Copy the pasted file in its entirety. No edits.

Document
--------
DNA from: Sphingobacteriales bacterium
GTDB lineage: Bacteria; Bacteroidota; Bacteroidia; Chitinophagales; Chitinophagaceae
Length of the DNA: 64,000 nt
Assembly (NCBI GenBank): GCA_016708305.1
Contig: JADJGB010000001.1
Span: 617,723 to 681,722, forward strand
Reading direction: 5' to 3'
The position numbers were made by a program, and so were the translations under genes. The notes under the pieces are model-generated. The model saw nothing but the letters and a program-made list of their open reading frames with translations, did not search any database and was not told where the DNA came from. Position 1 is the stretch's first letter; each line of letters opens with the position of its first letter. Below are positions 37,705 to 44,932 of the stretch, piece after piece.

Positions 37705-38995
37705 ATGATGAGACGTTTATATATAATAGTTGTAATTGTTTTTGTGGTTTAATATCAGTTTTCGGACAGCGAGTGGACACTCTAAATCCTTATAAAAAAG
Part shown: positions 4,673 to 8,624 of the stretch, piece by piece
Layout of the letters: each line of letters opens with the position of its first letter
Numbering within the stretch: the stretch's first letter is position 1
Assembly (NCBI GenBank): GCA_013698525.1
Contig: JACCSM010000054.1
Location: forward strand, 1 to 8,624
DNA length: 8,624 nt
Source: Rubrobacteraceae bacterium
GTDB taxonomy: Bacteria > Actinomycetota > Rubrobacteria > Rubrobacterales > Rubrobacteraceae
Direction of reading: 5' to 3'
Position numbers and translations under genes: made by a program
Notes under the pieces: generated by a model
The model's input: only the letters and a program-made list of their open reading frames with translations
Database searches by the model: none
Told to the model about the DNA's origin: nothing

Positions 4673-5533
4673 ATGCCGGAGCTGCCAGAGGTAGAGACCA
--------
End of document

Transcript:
DNA from: Sphingobacteriales bacterium
GTDB lineage: Bacteria; Bacteroidota; Bacteroidia; Chitinophagales; Chitinophagaceae
Length of the DNA: 64,000 nt
Assembly (NCBI GenBank): GCA_016708305.1
Contig: JADJGB010000001.1
Span: 617,723 to 681,722, forward strand
Reading direction: 5' to 3'
The position numbers were made by a program, and so were the translations under genes. The notes under the pieces are model-generated. The model saw nothing but the letters and a program-made list of their open reading frames with translations, did not search any database and was not told where the DNA came from. Position 1 is the stretch's first letter; each line of letters opens with the position of its first letter. Below are positions 37,705 to 44,932 of the stretch, piece after piece.

Positions 37705-38995
37705 ATGATGAGACGTTTATATATAATAGTTGTAATTGTTTTTGTGGTTTAATATCAGTTTTCGGACAGCGAGTGGACACTCTAAATCCTTATAAAAAAG
Part shown: positions 4,673 to 8,624 of the stretch, piece by piece
Layout of the letters: each line of letters opens with the position of its first letter
Numbering within the stretch: the stretch's first letter is position 1
Assembly (NCBI GenBank): GCA_013698525.1
Contig: JACCSM010000054.1
Location: forward strand, 1 to 8,624
DNA length: 8,624 nt
Source: Rubrobacteraceae bacterium
GTDB taxonomy: Bacteria > Actinomycetota > Rubrobacteria > Rubrobacterales > Rubrobacteraceae
Direction of reading: 5' to 3'
Position numbers and translations under genes: made by a program
Notes under the pieces: generated by a model
The model's input: only the letters and a program-made list of their open reading frames with translations
Database searches by the model: none
Told to the model about the DNA's origin: nothing

Positions 4673-5533
4673 ATGCCGGAGCTGCCAGAGGTAGAGACCA